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Black Mass

If there’s anything young Bostonians learn, it’s that “mates stick together, no matter what …”.  It’s no different for John Connolly (played by Joel Edgerton) and James “Whitey” Bulger (by Johnny Depp) who grow up together on the streets of South Boston. They stay in touch, but their paths go separate ways. Years later, in the late 1970s, Connolly and “Whitey” meet again as adults. Connolly’s already made a name for himself in the FBI – and Whitey’s become a notorious Irish Mobster across South Boston. When the Italian Mob start to gain power in the area, Whitey and Connolly do everything they can to fight back and retain the turf. They form a strong alliance and resist the Italian Mob. Their loyalty knows no bounds – it’s stronger than geographic and legal limits and involves them in a downward spiral of crime, murder, drugs and power. Connolly navigates the fine line between keeping his career intact and living with his long-held loyalty, while Bulger’s double-life gets complex – at home he’s a calm and caring family man while at work his activities get more and more violent, eventually landing him on the FBI’s “Ten Most Wanted” list.

This is your run-of-the-mill “notorious gangster versus FBI” movie – but with two key features … first, Whitey Bulger is played by a totally unrecognisable Johnny Depp – it’s remarkable and you’d never really know it’s Depp. There’s something weirdly artificial about his performance too – it’s not the makeup, it’s about his behaviour, he’s often like a cold, clinical robot. Second, this frightening story is true – the guy brutally and violently operated in South Boston for decades. Joel Edgerton’s performance is very strong – he really deserves the Hollywood Film Award for Breakthrough Actor and the Virtuoso Award from the Santa Barbara International Film Festival 2016. The movie also received the Hollywood Film Editor of the Year Award. Johnny Depps’ portrayal of Bulger is magnificent. He’s totally believable and thoroughly deserves the Palm Springs International Film Festival Palm Achievement Award and the People’s Choice Award for Favourite Dramatic Movie Actor – also much more. Benedict Cumberbatch’s role as Billy Bulger, Whitey’s brother, doesn’t add a whole lot to it.  As a story, it’s just average – but the performances are great.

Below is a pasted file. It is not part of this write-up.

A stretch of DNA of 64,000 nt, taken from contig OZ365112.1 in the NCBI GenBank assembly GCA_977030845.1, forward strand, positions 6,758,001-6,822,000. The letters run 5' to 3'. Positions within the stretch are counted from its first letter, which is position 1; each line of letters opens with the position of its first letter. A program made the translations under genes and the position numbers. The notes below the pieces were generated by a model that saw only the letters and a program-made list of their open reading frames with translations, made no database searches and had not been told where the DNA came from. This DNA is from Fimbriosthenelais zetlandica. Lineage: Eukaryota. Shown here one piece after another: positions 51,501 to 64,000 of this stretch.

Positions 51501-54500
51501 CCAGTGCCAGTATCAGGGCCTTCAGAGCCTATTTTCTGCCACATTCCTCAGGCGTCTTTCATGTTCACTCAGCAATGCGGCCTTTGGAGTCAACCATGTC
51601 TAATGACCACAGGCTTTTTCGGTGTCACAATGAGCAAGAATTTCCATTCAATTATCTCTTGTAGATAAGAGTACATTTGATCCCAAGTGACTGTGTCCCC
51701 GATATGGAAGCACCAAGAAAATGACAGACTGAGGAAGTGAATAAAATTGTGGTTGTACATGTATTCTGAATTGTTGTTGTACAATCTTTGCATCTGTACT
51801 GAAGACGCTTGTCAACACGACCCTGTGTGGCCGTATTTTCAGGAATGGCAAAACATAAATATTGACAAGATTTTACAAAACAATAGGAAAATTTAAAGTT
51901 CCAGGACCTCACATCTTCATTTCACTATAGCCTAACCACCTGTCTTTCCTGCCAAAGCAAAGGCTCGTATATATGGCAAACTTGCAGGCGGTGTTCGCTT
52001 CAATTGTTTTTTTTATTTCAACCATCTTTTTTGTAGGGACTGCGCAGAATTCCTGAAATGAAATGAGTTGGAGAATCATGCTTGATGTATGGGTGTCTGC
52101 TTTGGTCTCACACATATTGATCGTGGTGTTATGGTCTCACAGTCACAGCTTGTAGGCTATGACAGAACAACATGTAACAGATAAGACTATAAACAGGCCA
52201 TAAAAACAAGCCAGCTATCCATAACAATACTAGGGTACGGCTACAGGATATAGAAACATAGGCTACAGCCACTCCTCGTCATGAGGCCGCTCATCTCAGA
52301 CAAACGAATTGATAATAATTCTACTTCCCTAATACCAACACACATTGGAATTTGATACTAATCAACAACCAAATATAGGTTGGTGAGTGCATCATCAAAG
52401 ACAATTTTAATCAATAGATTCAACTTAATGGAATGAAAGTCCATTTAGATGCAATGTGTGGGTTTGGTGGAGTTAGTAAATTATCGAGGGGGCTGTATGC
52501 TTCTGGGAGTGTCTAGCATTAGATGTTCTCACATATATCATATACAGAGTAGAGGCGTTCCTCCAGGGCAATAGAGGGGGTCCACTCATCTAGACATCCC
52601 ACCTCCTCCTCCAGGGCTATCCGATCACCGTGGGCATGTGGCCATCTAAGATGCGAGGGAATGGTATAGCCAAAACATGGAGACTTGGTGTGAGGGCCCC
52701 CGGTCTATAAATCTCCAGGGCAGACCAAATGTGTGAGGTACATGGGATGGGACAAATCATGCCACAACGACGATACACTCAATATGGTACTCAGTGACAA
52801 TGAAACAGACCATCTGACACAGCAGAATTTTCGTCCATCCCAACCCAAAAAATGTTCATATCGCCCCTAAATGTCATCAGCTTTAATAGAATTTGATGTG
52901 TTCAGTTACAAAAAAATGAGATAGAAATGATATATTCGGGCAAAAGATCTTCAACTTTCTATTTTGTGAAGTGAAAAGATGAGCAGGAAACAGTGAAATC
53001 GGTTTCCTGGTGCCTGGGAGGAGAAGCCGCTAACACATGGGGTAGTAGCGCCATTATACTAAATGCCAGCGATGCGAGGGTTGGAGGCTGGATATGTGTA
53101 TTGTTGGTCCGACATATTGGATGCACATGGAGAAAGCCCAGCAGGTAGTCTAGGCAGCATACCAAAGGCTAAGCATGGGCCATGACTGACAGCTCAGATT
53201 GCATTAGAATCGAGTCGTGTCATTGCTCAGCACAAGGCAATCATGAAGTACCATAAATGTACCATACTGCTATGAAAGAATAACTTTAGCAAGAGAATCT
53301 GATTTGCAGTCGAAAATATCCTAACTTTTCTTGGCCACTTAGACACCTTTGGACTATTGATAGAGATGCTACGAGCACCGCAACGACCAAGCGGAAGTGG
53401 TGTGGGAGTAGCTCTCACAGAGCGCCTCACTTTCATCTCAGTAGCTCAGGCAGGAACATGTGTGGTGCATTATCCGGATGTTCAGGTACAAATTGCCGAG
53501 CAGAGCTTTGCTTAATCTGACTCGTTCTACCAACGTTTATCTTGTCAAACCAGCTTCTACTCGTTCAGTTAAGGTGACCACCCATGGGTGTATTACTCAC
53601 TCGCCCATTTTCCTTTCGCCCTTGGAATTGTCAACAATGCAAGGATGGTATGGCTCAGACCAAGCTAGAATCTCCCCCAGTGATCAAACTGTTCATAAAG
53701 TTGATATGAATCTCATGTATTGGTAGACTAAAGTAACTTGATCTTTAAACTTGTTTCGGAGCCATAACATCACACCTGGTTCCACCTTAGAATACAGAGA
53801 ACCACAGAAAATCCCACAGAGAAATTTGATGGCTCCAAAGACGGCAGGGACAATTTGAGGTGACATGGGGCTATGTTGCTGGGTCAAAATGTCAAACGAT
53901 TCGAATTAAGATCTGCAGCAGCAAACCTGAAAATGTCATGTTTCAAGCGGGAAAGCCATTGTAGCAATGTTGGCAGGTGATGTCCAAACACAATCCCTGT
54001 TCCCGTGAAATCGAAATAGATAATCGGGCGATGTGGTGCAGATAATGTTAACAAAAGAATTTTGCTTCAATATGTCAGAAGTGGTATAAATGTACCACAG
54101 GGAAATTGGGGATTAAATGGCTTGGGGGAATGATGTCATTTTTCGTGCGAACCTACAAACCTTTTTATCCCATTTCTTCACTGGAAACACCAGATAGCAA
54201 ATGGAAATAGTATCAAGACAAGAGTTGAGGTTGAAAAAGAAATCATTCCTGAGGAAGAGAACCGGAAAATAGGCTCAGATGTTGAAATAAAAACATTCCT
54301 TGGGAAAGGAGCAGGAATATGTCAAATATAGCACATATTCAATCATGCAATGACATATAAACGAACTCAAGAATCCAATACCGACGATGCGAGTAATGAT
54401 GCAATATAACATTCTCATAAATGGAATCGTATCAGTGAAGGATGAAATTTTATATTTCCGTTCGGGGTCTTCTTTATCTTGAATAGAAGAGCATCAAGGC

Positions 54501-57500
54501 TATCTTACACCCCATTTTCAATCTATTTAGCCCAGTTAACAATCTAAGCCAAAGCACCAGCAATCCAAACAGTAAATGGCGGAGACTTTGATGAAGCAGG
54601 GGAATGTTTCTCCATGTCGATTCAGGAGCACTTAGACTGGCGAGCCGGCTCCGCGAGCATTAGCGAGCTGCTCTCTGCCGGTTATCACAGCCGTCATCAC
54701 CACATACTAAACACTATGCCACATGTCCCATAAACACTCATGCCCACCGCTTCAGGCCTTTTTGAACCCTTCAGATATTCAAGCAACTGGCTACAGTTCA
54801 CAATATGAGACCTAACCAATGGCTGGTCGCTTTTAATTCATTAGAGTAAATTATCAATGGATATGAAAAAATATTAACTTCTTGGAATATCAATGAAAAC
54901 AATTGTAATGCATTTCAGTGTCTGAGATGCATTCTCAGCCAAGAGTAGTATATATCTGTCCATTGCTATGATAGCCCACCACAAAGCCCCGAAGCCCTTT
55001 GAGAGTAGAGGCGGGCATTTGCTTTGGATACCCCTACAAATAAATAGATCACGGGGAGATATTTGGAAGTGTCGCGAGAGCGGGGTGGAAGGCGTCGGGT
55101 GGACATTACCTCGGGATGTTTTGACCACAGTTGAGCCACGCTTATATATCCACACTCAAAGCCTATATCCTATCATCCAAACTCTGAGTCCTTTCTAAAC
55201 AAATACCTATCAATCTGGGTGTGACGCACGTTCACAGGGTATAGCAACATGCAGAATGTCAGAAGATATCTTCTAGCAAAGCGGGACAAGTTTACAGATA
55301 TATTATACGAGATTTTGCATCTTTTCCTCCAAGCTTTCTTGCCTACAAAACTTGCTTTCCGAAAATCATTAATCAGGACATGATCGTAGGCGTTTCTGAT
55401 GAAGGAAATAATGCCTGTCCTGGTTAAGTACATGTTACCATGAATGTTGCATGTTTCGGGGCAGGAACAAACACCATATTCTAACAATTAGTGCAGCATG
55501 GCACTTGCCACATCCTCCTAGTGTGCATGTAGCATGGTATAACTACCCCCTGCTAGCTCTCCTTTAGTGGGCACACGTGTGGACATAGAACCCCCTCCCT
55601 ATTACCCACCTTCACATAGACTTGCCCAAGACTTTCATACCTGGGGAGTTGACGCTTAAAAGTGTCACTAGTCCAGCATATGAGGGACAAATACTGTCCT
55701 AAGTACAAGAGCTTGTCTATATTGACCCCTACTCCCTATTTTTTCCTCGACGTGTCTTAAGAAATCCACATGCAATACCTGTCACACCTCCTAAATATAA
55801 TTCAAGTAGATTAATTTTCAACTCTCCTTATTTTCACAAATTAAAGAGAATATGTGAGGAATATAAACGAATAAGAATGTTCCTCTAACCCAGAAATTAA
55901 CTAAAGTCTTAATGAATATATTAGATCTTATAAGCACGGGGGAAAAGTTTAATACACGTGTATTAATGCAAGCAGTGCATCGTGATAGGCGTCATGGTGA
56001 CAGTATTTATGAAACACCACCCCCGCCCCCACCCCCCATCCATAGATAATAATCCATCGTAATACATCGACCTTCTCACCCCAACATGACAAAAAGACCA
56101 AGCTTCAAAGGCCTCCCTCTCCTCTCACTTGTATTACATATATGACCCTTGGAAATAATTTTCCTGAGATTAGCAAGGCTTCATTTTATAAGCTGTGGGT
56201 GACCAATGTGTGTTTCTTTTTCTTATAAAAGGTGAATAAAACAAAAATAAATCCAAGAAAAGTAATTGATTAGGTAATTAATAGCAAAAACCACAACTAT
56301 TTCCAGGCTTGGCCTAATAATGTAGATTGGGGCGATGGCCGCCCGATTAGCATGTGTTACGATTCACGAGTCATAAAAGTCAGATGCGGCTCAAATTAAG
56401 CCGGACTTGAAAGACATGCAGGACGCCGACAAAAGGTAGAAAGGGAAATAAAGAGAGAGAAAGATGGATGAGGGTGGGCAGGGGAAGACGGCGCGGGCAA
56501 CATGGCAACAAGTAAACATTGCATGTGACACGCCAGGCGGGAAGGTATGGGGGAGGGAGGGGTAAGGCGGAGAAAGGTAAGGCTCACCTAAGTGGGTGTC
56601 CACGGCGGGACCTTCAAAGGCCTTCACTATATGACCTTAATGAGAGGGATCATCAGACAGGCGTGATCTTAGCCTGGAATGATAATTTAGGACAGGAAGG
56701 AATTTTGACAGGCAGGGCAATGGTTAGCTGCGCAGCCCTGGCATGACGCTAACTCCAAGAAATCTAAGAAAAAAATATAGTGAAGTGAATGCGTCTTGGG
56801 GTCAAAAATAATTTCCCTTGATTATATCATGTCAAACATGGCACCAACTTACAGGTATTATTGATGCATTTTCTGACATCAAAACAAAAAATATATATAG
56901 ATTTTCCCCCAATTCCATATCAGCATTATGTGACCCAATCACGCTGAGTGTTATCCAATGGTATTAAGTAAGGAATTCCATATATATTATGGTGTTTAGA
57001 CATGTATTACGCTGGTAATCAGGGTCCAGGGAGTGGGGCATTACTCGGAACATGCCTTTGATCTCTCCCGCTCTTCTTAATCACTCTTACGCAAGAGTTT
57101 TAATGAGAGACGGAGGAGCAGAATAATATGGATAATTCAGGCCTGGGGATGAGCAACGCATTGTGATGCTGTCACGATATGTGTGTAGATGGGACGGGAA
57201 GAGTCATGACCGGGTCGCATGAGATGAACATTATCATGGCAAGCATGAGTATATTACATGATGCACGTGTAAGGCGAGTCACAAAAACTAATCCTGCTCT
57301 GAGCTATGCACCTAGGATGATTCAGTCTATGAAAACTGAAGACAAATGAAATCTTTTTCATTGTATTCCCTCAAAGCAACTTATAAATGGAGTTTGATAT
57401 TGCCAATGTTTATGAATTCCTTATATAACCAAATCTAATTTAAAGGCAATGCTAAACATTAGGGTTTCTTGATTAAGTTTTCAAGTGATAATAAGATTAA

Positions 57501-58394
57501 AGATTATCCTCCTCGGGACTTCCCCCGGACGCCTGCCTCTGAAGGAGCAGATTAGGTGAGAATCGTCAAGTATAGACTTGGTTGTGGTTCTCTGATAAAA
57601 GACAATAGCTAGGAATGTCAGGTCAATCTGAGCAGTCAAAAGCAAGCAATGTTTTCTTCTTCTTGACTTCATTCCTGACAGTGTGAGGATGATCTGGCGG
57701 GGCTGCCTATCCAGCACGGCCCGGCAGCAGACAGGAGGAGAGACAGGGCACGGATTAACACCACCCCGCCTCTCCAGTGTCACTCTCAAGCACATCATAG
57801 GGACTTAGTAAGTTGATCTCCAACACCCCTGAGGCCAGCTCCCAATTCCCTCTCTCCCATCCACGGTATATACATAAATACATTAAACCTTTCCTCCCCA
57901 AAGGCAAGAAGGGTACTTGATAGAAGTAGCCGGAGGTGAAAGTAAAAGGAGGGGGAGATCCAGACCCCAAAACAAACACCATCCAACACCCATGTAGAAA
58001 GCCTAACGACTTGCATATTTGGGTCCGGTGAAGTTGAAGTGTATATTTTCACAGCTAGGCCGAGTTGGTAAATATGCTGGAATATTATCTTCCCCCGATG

Made in 2015. Directed by Scott Cooper.

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Posted by on January 25, 2016 in Movies

 

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The Imitation Game

As a genius young mathematician, life for Alan Turing (played by Alex Lawther and Benedict Cumberbatch) at his English Boarding School is utter hell … his classmates are violent bullies and he retreats into his own, more familiar and positive world of maths. One day, a classmate who becomes a true friend, Christopher Morcom (by Jack Bannon) introduces Alan to the world of cryptology – codes, patterns and text that can seem like gibberish until the reader deciphers it. Alan’s world suddenly broadens and deepens – he’s found his real flair and can build on his maths talent with this. Alan works his way through University and becomes a published academic. When World War 2 breaks out, British Military Intelligence sets up a top secret code-breaking centre at Bletchley Park that intercepts Nazi communications to decipher the intelligence for their own military strategies. Alan gets a job at the centre and sets about the biggest challenge of the war – find the key to “Enigma” the unbreakable Nazi encryption code. Although he’s a unique type of man with personality foibles that very few understand – not least of which his Commanding Officer, Denniston (by Charles Dance), he recruits a team of fellow genius mathematicians – Hugh Alexander (by Matthew Goode), John Cairncross (by Allen Leech), Peter Hilton (by Matthew Beard) and Joan Clarke (by Keira Knightley) to work on the puzzle – a job they’d all do for free, just because this work is more a passion than a job. British Command, led by Stewart Menzies (by Mark Strong) are supremely sceptical but hugely hopeful about their likely success. With millions of lives at stake as the war rages across Europe, the clock is ticking … literally … can they break the supposedly unbreakable Enigma?